When she first learned about parkour back in '06, Nikkie Zanevsky never dreamed it would lead to her quitting her day job and starting her own movement company. Nikkie sits down to reflect on her approach to coaching, structuring classes, and creating an experience for her students. She shares her own methods of learning and growing, and how it impacts her coaching. Nikkie shares her insights on success, inclusivity and gender in parkour, and the importance of starting before you’re ready.
Jersey City vs NYC, what feels like home. Moving very close, continuing community in Jersey City. Favorite part of the city: grit and dirt, Angela Lee Ducksworth book, Grit , inspired by constant movement of the city. Began training parkour in NYC while in college; learning to see opportunity in the amazing architecture in NYC. Fortunate to begin training and playing in NYC.
Barriers to training for older adults; more psychological / mental barriers for older folks. What people feel they are “allowed” to do. Indoor space for social comfort, field trips outdoors. Watching people’s imaginations ignite with possibility, connecting indoor learning to outdoor spaces. Wildly Fit meant to create an inclusive space for learning parkour for all ages and abilities. Learning from other’s challenges.
Giving people what they want, and showing what she thinks they need. Learning from the fitness industry, trying classes, keeping the beginner mindset. Dance as fun and anxiety provoking, learning from her experiences to create a better environment. Incorporating various modalities into her classes, Parkour, mobility, MovNat, Fighting Monkey, etc. Converting experience into material for classes. Distilling to bullet points; how her brain works. What to avoid, how to structure… Writing down notes, coaching journal, reading through. Recurring lessons help to keep things fresh. Recommendation: Take classes outside of parkour; there’s tons to learn, structure, methods, gaining experience, learning people’s general expectations etc
Anecdote; African dance, enjoys learning it, but isn’t good at it. Feeling self conscious when dancing in front of people, trying to sit it out… one fellow student shaming her because of it. But Nikkie was already at her limit; we never know where people are coming from, don’t assume. Make people feel comfortable and welcome
Empathy is at the core of her coaching, but thinks of it as pretending to be other people, understanding where they’re coming from. Formative assessment (from education theory) a way to understand where your students are at. Constant check ins throughout class. Movement and empathy, self empathy. Noticing things, and then acting on them; Parkour teaches empathy through facing failure, at the core of the practice. Preparing students for experiencing failure, a universal experience.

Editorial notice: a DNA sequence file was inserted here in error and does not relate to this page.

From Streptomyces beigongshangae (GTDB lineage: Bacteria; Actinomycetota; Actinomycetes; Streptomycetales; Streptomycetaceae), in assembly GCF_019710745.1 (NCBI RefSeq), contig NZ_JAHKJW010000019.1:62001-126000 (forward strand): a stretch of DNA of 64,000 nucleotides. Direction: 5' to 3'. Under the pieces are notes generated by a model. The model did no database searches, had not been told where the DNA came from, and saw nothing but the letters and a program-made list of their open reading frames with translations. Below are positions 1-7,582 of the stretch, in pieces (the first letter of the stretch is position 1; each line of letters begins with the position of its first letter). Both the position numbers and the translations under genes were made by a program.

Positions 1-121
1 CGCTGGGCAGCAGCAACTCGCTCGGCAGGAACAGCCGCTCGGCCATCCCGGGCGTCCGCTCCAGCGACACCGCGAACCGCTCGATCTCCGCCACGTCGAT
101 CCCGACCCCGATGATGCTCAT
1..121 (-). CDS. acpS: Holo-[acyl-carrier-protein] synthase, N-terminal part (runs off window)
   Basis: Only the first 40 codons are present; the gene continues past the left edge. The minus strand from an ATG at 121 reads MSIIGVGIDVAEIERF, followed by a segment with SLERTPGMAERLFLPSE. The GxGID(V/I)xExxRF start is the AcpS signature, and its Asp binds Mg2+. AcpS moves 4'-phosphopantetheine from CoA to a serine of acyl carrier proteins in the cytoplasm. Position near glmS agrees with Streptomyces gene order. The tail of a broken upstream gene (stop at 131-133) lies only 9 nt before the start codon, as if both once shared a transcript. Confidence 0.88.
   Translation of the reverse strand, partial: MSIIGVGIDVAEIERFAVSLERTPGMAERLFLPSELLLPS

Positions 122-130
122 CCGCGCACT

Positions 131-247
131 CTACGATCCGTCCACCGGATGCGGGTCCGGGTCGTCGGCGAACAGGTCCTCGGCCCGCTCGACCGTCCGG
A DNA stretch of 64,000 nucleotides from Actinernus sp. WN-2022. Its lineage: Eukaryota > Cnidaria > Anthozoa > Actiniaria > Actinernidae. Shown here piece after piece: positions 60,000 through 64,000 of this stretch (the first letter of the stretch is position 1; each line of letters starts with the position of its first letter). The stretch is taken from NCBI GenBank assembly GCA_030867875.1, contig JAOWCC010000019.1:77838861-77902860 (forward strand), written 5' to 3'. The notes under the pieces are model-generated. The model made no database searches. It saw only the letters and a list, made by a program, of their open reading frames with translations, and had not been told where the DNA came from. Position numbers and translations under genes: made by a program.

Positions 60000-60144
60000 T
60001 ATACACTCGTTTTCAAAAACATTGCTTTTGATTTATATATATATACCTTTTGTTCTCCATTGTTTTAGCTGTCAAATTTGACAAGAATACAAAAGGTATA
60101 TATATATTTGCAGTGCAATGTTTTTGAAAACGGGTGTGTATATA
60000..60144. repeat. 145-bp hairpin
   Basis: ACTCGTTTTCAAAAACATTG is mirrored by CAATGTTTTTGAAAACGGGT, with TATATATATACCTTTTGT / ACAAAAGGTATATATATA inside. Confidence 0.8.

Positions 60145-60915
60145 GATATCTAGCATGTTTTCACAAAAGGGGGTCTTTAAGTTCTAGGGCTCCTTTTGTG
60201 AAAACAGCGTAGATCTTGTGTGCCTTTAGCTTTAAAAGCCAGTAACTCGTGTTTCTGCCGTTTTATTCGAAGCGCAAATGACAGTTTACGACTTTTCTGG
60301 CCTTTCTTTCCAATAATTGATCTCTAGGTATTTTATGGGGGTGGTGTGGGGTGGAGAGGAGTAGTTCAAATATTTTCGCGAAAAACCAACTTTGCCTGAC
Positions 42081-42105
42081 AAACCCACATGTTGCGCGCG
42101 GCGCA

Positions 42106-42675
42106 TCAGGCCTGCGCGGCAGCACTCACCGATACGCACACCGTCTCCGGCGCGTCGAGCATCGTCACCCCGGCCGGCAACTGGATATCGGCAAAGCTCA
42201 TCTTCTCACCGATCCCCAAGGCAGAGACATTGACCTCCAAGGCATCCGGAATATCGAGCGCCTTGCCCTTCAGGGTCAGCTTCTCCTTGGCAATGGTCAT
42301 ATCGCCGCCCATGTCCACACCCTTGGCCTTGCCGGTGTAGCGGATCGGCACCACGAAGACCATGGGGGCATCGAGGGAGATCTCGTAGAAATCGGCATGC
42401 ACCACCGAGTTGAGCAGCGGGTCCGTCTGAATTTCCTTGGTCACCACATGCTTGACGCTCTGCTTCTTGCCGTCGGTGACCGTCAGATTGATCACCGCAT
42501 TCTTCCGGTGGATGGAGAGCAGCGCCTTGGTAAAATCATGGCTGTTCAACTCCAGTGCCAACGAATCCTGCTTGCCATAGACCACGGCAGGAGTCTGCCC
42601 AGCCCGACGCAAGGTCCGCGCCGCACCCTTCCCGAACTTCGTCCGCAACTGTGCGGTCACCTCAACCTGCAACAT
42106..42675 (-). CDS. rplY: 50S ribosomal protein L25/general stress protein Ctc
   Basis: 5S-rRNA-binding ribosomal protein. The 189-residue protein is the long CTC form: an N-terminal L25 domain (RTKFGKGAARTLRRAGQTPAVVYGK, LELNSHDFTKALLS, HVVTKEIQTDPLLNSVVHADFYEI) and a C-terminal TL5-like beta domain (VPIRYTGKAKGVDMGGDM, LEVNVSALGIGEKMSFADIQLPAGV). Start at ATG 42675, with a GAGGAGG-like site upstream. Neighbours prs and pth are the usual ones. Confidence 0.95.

Growth mindset and her complicated experience with it. Fear of failure as a kid, initial exposure to education system. Feeling like she has to be prepared, sometimes over prepared. Wanting students to be okay with failure and learn from it, but struggling with that herself. Planning the whole class on an index card, must fit, and keep it with her. Notes to give her the feeling of being prepared. Meta conversation of creating experiences, reading individual people’s needs and making them comfortable.
Noticing when you do various things, what is the impact on your students? Guiding vs telling, positive language in feedback (“Try this”, rather than “don’t do that”). Words matter, how are you talking with your students? Checking in with each student, how you greet your class. Differences in coaching different groups of people (age, gender, etc) Kids are more interested in answering questions than adults. Adult fear of looking silly, using that in her adult classes. Her classes as experiences, what did people come away with? Adjusting class based on who comes (whether it’s what people like, or helping people to stretch and grow). Coaching to activate everyone in the space, getting them to have fun and collaborate, set them up for success.
Something people get wrong about you? Confidence and extraversion; “Turns on” for a big group, her persona is game on, but she’s terrified ahead of time. Power poses TEDx talk by Amy Cuddy. Working with kids and getting into her “cartoon” persona, letting that out, feeling herself… but exhausting. Still somewhere between being an introvert and extravert… need to recharge. Does so by spending time with her pup. But energy replenishment depends; from coaching just by lying down, but mental work by moving.